Vietnamese government taking drastic measures to escape Europe’s yellow card

Published on
January 3, 2023
Fishing vessels in Nha Trang, Vietnam.

Vietnam is making a big push to rid itself of the European Union’s yellow card, a trade warning first issued in October 2017 after the European Commission decided the Southeast Asian nation had not done enough to counter illegal, unreported, and unregulated fishing.

The E.U. is now in the process of conducting a review of Vietnam’s fisheries-related policies to determine whether to rescind the yellow card and resume normal trading relations, to maintain the country’s yellow card status, or to issue a red card banning all seafood imports from Vietnam to the E.U.

E.C. inspectors visited Vietnam in October 2022, and E.C. Directorate-General for Maritime Affairs and Fisheries (MARE) IUU Fisheries Policy Unit Head Roberto Cesari said his team will be returning within six months for a follow-up appointment. After the E.C. assessment report is released, Vietnam will have six months to adopt the recommendations in the report, according to Vietnam’s General Department of Fisheries.

In previous reviews, the E.C. has acknowledged significant advancements made by Vietnamese authorities to clamp down on IUU fishing. However, it pointed out deficiencies in Vietnam’s fishing-vessel registration system, fishing license controls, and vessel-monitoring system implementation.

The E.C. said Vietnam must implement an effective identification mechanism for imported wild-caught seafood coming into the country via container ships, alleging its current lack of effective import controls is contributing to the possibility that domestic and foreign raw materials are mixed before being processed and exported to the E.U.

Vietnam has not been able to curtail illegal fishing incursions committed by Vietnamese fishermen into the exclusive economic zones of neighboring countries. In 2022, 104 Vietnamese fishing vessels and 919 fishermen were detained for presumed illegal fishing abroad. Those violations will harm Vietnam’s efforts at having its yellow card removed, according to Vietnam’s Agriculture Ministry, and run counter to comments made in September 2021 by Vietnam Prime Minister Pham Minh Chinh ordering an end to Vietnam’s participation in IUU fishing.

At a 1 December meeting on IUU fishing with leaders of coastal provinces, ministries, and government agencies, Chinh renewed his call for the country to end all involvement in IUU fishing. He issued a formal request the agriculture ministry develop an action plan within 180 days clearly define the responsibilities of the central government, ministries, government agencies, provinces, cities, districts, communes, and the seafood and fishing industries in eliminating IUU fishing. Following up on Chinh’s comments, Vietnam Agriculture Vice Ministry Phung Duc Tien said at the meeting the action plan prepared by his ministry will focus on the coordination between different forces such as customs, coast guard, border protection, with the goal of ending any association between Vietnam and illegal fishing by 31 March, 2023. Tien said the agriculture ministry is assembling interdisciplinary working groups to supervise the implementation of the plan nationwide, and said local governments hold responsibility for monitoring the activities of fishing vessels from their regions, and will be held responsible if any fishing vessel from their locality is found violating other countries’ water, Tien said.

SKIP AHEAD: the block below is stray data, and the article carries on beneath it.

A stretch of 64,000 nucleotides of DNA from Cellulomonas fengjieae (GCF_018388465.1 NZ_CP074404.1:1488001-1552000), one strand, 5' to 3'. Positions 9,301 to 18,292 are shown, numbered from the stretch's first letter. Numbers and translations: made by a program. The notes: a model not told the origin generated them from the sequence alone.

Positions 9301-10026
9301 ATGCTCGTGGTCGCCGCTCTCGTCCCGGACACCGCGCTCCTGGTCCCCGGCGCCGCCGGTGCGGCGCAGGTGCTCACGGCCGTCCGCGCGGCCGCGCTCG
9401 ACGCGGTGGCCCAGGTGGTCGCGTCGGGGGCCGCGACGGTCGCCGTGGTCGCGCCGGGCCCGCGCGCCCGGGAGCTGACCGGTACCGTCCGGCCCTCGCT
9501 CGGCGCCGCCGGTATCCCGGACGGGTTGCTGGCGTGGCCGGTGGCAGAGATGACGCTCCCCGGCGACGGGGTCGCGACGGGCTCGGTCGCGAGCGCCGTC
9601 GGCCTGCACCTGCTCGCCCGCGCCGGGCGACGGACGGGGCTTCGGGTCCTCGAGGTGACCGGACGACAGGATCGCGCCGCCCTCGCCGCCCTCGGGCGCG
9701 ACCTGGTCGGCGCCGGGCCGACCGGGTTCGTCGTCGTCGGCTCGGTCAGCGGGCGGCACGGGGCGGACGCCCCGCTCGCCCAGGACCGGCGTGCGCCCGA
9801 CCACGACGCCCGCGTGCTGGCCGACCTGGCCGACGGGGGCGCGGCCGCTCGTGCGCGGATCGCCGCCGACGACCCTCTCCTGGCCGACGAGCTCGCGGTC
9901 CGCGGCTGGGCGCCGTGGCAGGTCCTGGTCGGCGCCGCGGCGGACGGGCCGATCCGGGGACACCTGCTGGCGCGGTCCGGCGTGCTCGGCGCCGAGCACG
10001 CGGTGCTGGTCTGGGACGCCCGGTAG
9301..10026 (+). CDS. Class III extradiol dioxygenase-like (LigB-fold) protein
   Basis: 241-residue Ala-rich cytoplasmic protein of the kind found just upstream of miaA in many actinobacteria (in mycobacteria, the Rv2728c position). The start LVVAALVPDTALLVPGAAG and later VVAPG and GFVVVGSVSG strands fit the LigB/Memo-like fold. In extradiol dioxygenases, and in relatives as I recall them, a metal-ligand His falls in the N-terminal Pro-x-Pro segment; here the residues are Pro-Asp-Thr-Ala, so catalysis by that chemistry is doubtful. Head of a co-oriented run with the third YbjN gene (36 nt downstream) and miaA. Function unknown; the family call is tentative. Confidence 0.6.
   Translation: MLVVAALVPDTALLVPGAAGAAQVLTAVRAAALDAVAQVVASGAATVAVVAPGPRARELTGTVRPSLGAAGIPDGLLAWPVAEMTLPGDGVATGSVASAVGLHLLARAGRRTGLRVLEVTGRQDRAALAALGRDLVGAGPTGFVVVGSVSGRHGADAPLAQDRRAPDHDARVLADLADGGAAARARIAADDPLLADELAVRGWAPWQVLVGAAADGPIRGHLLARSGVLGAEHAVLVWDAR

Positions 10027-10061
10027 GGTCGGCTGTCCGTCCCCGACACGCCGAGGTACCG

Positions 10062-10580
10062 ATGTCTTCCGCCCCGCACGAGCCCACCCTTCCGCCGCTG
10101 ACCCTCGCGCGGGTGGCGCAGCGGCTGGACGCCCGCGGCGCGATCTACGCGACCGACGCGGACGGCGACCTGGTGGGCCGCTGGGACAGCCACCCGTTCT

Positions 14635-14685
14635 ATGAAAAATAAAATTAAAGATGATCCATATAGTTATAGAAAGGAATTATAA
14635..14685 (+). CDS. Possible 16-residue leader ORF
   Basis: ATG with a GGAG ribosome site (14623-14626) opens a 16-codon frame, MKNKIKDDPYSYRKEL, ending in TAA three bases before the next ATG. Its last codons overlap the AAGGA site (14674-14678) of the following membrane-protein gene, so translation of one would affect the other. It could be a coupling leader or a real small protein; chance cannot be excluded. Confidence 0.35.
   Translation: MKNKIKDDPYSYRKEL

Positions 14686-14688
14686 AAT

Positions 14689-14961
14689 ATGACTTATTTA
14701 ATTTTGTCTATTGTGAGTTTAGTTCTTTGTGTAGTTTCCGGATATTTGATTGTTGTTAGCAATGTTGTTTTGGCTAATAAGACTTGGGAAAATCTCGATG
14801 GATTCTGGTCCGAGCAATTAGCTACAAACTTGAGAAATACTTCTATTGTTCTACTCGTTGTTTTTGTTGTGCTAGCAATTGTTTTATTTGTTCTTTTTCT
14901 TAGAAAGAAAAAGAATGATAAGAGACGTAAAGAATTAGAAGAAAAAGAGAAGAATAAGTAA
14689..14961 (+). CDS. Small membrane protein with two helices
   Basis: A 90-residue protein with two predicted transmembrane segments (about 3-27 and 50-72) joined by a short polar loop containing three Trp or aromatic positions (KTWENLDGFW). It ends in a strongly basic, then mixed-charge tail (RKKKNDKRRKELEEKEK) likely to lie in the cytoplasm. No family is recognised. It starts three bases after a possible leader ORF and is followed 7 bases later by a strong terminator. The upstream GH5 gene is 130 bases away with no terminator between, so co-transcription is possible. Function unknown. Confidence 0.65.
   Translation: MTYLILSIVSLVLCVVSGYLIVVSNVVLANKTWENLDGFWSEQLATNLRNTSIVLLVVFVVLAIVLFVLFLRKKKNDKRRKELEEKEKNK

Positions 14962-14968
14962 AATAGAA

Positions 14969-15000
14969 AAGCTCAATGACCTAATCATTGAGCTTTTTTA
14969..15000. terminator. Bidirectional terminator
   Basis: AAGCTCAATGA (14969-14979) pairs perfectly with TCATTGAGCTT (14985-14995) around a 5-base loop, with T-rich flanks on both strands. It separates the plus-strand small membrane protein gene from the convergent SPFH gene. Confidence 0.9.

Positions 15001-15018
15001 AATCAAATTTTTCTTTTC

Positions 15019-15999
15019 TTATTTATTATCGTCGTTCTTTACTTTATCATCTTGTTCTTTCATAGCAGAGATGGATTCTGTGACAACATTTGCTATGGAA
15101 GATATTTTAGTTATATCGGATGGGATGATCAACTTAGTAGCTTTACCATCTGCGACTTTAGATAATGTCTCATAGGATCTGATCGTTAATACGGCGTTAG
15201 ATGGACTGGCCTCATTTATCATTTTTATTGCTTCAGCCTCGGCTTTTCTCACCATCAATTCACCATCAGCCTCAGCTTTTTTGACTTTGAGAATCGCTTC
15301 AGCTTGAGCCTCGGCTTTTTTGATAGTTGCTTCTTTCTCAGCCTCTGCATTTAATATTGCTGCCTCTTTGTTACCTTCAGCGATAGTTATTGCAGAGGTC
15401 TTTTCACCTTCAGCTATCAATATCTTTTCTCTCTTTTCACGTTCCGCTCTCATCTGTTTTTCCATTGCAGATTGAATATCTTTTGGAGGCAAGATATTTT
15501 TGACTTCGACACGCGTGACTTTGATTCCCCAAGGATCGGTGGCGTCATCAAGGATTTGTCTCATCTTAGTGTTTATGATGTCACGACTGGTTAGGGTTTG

Separately, Chinh is making a diplomatic push to get the yellow card removed. During a European trip between 9 and 15 December, 2022, to attend the ASEAN-E.U. summit and visit Luxembourg, the Netherlands, and Belgium, Chinh repeatedly asked European officials for their support in removing the yellow card, according to a statement from the Vietnamese government.

The red card imposed by the E.C. would cause severe losses to Vietnam’s seafood exports, according to a 2021 report from VASEP and the World Bank. Their report, “A Trade-Based Analysis of the Economic Impact of Non-Compliance with Illegal, Unreported and Unregulated Fishing: The Case of Vietnam,” estimated Vietnam will lose USD 387 million (EUR 364.8 million) per year from the loss of export revenue from wild-caught seafood including tuna, squid, and octopus, and USD 93 million (EUR 87.7 million) annually from a loss of income from farmed seafood exports, which would be indirectly affected by the E.C.’s ban. Vietnam’s wild-caught seafood output is likely to decrease by about 30 percent within two to three years of a red card being implemented, the report found.

Besides Europe, Vietnam is being forced to respond to a request from Japan, which is Vietnam’s top seafood market, to have Vietnamese companies begin providing catch certificates for four marine species beginning 1 December, 2022. According to the Vietnam Association of Seafood Exporters and Producers (VASEP), these include squid and cuttlefish, Pacific saury, mackerel, and sardine, which are considered as high risk as originating from IUU fishing.  

Photo courtesy of Korbut Ivetta/Shutterstock

Contributing Editor reporting from Hanoi, Vietnam

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